[0012] The embodiments described herein are particularly applicable to multi-way Doherty amplifier technology. In general, Doherty-type amplifier devices use a carrier amplifier and one or more peaking amplifiers coupled in parallel to provide parallel amplification paths. These Doherty-type amplifiers are particularly applicable to high power RF applications, where amplification of amplitude modulated signals with high crest factor can require maintaining high power efficiency and linearity. When a Doherty-type amplifier is implemented to include an input termination circuit, an input reflection generated by the input termination circuit can provide improved control over the input power distribution to the multiple amplifiers, and this improved control can improve amplifier linearity in the multiple amplifiers. As a specific example, in Doherty amplifier devices non-linearity can arise due to parameter spread between the amplifiers, for example, due to differences in input impedance, threshold voltage, or peak drain current capability in multiple combined peaking amplifiers. The embodiments described herein can increase the linearity of such Doherty amplifier devices by using the input termination circuit to provide equal or another appropriate unequal input drive over the power and frequency range, or over an output current amplitude and phase range. In either case, the input termination circuit can facilitate optimal output power combine conditions in the N-way Doherty-type amplifier.

[0013] Turning now to FIG. 1, a schematic diagram of a portion of an exemplary amplifier device 100 is illustrated. The amplifier device 100 includes a first amplifier 102 (including one or more first transistors), a second amplifier 104 (including one or more second transistors), a first input phase shifter 106, a first output phase shifter 108, and an input termination circuit 110. It should be noted that amplifier device 100 is a simplified representation of a portion of an amplifier, and in a more typical implementation the amplifier would include additional features not illustrated in FIG. 1. Examples of such features include input drivers, matching networks, etc. Also, as will be described above, in various embodiments the amplifier device 100 could be implemented as part of a Doherty amplifier, but other implementations are also provided.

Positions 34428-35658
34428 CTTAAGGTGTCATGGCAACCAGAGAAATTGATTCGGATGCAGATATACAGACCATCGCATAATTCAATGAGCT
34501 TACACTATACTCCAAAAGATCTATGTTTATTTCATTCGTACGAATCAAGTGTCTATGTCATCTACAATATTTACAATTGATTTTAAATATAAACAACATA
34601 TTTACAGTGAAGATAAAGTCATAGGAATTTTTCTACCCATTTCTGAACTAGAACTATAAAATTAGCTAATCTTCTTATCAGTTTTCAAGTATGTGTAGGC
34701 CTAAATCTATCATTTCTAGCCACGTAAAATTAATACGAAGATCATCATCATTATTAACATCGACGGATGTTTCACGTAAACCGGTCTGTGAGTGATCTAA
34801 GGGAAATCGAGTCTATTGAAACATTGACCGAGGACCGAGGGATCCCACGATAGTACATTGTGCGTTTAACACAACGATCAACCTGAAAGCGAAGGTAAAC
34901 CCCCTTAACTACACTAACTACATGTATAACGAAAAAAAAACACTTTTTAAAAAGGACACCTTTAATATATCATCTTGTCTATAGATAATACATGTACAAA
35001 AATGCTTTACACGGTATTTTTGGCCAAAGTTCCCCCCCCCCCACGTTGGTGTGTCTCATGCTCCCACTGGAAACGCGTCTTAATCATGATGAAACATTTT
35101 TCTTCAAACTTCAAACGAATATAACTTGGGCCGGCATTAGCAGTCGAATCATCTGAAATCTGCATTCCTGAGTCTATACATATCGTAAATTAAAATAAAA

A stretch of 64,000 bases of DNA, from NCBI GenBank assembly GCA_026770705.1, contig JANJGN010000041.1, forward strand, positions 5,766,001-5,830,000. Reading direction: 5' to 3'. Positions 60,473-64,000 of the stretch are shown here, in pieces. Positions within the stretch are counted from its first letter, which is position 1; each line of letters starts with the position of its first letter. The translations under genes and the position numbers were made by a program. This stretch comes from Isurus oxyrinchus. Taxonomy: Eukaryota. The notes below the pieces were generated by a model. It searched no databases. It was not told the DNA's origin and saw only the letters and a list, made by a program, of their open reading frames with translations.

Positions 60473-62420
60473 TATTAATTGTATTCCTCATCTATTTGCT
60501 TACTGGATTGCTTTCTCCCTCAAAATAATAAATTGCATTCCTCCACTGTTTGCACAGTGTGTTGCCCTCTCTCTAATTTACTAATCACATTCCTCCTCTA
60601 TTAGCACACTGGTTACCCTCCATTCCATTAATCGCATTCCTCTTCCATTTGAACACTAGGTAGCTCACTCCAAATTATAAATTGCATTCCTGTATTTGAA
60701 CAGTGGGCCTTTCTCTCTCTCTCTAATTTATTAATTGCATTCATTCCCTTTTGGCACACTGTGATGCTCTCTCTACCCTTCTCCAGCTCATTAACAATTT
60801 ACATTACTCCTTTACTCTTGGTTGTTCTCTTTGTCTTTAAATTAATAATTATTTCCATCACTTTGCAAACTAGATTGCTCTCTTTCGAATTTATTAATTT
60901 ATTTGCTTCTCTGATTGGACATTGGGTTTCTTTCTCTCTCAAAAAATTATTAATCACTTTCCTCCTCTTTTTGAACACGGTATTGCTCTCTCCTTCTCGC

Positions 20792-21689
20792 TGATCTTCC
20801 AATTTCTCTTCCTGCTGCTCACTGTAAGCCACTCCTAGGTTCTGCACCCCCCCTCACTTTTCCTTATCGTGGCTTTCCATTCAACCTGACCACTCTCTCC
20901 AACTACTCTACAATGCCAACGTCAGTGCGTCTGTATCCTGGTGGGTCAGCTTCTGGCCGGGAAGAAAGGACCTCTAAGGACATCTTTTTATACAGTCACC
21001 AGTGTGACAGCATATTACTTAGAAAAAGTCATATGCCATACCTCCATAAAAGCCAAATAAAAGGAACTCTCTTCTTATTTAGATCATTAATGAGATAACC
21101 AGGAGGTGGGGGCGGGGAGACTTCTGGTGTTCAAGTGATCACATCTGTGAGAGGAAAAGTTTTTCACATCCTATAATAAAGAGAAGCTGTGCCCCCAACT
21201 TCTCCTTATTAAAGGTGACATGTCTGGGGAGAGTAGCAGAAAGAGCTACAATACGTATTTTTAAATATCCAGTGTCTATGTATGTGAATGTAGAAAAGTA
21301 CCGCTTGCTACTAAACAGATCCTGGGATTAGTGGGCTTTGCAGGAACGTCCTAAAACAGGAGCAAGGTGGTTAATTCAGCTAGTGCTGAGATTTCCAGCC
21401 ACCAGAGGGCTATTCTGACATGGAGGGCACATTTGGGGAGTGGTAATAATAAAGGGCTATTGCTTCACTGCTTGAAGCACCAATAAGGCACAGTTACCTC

[0014] The first amplifier 102 includes a first amplifier input and a first amplifier output. Likewise, the second amplifier 104 includes a second amplifier input and a second amplifier output. The first input phase shifter 106 is coupled between the first amplifier input and the second amplifier input. Likewise, the first output phase shifter is coupled between the first amplifier output and the second amplifier output.

[0015] In general, the first input phase shifter 106 is configured to provide a phase shift to an input signal at an operational frequency of the amplifier device 100. As an example, the input phase shifter 106 can provide a phase shift of about 90 (plus or minus 5) degrees for Doherty operations. To facilitate this, the first input phase shifter 106 can be implemented with a variety of devices and structures. For example, the first input phase shifter 106 could be implemented with a transmission line, or with transmission line equivalent such as lumped or integrated element equivalents or combination of both distributed and lumped elements if appropriate.

[0016] As one specific example, the first input phase shifter 106 can be implemented with a specific characteristic impedance configured to provide about a 90 degree phase shift for signals at a fundamental frequency (f0), and provide about a 180 degree phase shift for signals at a second harmonic frequency (2f0) and provide signal rejection for signals at a third harmonic frequency (3f0).